Magwitch Character Analysis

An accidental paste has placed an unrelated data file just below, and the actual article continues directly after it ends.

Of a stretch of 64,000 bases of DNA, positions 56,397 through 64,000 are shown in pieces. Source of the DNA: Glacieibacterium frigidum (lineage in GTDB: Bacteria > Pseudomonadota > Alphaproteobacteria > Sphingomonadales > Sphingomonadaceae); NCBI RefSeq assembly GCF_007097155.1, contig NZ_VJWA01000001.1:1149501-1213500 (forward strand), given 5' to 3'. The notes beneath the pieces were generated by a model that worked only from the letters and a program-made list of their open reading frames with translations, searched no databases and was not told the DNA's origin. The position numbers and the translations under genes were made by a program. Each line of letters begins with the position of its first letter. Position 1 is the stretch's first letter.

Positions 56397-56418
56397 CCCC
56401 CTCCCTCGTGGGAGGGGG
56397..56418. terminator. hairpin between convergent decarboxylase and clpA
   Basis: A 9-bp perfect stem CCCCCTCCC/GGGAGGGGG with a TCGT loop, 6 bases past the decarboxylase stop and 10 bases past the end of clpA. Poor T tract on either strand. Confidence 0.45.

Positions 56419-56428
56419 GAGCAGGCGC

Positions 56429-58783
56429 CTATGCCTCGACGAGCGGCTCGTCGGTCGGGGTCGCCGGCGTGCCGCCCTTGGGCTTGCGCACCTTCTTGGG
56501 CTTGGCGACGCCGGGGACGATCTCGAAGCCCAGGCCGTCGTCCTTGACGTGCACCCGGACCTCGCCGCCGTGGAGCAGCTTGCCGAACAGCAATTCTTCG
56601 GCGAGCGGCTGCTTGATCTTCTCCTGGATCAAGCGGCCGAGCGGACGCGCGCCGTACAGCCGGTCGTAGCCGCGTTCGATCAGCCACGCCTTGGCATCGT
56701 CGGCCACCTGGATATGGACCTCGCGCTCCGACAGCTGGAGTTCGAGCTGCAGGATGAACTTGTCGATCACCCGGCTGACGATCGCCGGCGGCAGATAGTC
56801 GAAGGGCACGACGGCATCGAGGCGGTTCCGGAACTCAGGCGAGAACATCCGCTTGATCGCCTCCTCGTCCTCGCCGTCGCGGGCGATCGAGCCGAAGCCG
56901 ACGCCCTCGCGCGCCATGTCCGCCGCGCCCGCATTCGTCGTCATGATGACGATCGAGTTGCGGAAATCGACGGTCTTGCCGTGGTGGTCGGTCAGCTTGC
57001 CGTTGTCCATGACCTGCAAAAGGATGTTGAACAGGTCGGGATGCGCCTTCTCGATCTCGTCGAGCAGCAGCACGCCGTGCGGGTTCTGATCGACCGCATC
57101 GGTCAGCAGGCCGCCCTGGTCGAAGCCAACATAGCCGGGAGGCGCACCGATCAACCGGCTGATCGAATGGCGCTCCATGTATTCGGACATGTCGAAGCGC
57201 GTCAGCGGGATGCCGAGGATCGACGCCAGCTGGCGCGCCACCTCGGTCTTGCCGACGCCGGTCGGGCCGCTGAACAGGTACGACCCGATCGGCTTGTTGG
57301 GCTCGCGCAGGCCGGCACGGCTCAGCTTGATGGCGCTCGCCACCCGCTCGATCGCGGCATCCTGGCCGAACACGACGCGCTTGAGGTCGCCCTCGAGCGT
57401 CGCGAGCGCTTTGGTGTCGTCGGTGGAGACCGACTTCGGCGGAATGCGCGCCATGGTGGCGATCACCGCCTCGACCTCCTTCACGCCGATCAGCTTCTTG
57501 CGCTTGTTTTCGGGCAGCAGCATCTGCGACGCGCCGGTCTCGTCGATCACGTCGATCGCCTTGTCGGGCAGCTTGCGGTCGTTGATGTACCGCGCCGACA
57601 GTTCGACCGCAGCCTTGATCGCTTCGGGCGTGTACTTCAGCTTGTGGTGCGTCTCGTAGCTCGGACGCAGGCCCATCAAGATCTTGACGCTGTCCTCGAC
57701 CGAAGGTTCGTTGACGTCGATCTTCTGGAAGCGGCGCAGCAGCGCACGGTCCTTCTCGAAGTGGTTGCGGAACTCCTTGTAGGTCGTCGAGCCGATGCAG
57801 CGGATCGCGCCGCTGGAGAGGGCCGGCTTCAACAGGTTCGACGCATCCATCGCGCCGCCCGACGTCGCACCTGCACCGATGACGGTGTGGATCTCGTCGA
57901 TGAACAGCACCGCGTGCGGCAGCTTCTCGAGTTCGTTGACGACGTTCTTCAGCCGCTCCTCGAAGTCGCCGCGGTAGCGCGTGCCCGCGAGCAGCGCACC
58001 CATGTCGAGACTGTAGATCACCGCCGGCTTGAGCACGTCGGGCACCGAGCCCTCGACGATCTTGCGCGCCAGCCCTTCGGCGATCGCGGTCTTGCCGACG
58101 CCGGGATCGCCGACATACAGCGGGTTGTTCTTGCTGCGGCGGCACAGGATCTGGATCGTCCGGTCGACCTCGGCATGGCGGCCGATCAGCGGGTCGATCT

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rightfully afraid of any man bearing the appearance of Magwitch and one who threatens to eat you. Pip’s character, for the most part at the beginning of the novel, is replete with fear and cowardice. At the same time, one might say that these characteristics are the result of his exposure to certain overbearing and threatening persons. Of course this is seen with Magwitch but more so in the presence of Pip’s sister, Mrs. Joe Gargery. She boasts that she has “brought me [Pip] up ‘by hand’ ” (Dickens 6). Her character is so sour during the first few chapters of the book and her display of brutality toward Pip and Joe is such that gives us reason not to pity Mrs. Joe but to pity Joe and Pip. She is described as “not a good looking woman” and having a habit of going “on the Ram-page” (Dickens 6-7). Furthermore, Pip describes her doing things in a very violent way; e.g. “a trenchant way of cutting our bread and butter”, “her housekeeping of the strictest kind”, among many other violent and abusive examples (Dickens 8). Therefore one might say that Pip’s character is justified. However, there is a ray of hope of some kind of bravery in Pip. Pip promised Magwitch he would get him food and a file; Pip does fulfill his promise, despite the threats of Mrs. Joe, and therefore shows some good “heroic” qualities of honesty and bravery in the midst of threats. Although coercion and the threat of death spur such actions, these characteristics are there in Pip. Pip is more or less a puny,

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